The divine Name ‘Yahweh’ will at first sound strange in your ears, being used to the established (but mistaken) English convention of representing the name as ‘the LORD.’ We who are of an older generation will remember the days when calling someone by their Christian name was a privilege granted, not to be presumed upon. It meant something to us when a senior friend said, ‘Please call me by my Christian name’; the relationship had ripened into a new intimacy and privilege. So it was in Genesis 4:26 when people began to call upon their God by His personal name; so it was, even more, when the significance of that Name was revealed to Moses (Exod. 3:15). A totally false sense of reverence later said ‘The Name is too holy for us to use,’ and the custom was introduced of representing it as ‘the LORD.’ No, no. He has granted us the privilege, and we should learn (belatedly) to live in the benefit of it. Hebrew has two main nouns for ‘God.’ There is the plural elohim, God in the fullness of the divine attributes—for simplicity I translate this as ‘God’—and the singular el, which I translate as ‘transcendent God.’ But there is only one ‘Name.’ ‘God’ is what He is; Yahweh is who He is.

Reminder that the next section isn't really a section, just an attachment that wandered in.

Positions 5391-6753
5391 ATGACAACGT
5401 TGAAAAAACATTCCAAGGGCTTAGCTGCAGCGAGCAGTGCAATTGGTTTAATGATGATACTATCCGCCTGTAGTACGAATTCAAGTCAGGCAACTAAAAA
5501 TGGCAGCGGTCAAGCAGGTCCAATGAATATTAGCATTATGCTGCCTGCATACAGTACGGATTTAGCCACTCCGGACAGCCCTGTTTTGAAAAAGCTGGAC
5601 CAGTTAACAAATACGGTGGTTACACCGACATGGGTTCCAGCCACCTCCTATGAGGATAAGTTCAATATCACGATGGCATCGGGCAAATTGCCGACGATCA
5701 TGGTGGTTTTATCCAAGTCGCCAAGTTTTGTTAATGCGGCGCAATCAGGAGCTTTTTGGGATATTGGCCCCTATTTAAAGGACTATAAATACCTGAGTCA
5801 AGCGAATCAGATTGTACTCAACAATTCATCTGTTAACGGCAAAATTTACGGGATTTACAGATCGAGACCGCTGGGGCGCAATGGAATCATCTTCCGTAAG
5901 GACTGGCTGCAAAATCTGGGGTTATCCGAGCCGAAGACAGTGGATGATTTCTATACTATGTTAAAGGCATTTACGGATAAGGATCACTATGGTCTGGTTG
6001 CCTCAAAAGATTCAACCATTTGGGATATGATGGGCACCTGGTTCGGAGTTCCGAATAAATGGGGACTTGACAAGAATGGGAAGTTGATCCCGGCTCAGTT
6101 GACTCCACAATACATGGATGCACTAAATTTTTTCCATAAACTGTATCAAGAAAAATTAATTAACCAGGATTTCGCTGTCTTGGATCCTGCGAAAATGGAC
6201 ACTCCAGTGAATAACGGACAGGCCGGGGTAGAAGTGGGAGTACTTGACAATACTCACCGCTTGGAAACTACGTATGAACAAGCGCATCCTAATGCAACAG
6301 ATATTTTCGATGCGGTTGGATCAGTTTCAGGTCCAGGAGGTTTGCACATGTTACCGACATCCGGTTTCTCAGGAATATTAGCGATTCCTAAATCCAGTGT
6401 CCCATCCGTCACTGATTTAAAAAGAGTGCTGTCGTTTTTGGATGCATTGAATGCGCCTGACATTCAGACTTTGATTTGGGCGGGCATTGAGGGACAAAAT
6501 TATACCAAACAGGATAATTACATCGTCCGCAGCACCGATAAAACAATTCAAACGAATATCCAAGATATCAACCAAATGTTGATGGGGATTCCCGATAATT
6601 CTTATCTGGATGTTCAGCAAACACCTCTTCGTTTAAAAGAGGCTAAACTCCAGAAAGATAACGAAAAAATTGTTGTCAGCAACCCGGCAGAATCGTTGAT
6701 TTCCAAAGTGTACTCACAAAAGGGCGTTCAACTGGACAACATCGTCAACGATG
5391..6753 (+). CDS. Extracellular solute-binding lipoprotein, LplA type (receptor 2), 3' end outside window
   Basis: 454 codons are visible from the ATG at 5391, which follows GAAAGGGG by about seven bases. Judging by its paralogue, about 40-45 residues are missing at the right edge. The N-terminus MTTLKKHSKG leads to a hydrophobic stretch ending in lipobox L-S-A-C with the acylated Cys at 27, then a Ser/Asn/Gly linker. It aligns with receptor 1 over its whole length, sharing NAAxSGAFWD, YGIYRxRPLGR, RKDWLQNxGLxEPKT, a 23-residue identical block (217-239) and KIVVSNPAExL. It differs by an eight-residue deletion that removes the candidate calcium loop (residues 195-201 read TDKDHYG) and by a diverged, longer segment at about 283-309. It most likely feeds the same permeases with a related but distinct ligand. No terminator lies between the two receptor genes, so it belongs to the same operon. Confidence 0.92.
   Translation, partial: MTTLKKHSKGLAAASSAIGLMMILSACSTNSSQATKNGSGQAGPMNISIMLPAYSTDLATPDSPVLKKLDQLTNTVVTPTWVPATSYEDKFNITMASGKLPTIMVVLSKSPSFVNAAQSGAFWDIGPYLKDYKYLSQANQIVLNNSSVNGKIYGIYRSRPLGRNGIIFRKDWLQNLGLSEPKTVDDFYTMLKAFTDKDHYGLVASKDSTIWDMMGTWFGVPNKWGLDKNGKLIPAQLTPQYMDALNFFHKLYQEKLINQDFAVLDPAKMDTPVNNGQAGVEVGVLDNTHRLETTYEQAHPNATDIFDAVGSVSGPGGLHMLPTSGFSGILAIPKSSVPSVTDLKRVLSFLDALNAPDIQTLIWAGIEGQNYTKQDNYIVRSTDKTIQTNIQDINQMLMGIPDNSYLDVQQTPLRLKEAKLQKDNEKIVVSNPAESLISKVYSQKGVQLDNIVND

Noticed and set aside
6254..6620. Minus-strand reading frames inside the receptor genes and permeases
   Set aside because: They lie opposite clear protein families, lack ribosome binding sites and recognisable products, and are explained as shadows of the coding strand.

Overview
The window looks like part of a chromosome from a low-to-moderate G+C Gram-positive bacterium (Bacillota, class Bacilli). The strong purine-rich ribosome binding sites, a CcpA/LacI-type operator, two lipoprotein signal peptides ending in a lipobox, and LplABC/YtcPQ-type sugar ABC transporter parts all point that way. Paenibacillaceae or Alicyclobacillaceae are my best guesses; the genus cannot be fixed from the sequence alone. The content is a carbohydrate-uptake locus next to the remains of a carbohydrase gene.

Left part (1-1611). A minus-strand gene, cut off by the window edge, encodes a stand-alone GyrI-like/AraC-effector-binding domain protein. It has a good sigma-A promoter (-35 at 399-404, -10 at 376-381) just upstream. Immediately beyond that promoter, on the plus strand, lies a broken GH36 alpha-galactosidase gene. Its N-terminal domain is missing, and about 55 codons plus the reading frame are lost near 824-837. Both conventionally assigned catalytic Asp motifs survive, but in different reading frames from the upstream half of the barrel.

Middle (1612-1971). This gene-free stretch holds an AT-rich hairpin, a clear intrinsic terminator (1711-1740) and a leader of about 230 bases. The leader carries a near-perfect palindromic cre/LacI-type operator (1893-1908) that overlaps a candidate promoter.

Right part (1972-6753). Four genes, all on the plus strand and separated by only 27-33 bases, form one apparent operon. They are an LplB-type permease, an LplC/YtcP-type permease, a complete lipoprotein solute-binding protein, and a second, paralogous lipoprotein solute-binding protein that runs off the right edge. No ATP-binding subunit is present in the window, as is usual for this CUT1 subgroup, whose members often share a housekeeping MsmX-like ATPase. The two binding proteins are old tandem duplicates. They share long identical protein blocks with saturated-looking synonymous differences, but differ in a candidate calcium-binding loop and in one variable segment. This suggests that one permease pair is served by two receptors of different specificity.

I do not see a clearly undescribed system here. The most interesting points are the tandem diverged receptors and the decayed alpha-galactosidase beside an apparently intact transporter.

— Alec Motyer, Psalms by the Day, 10.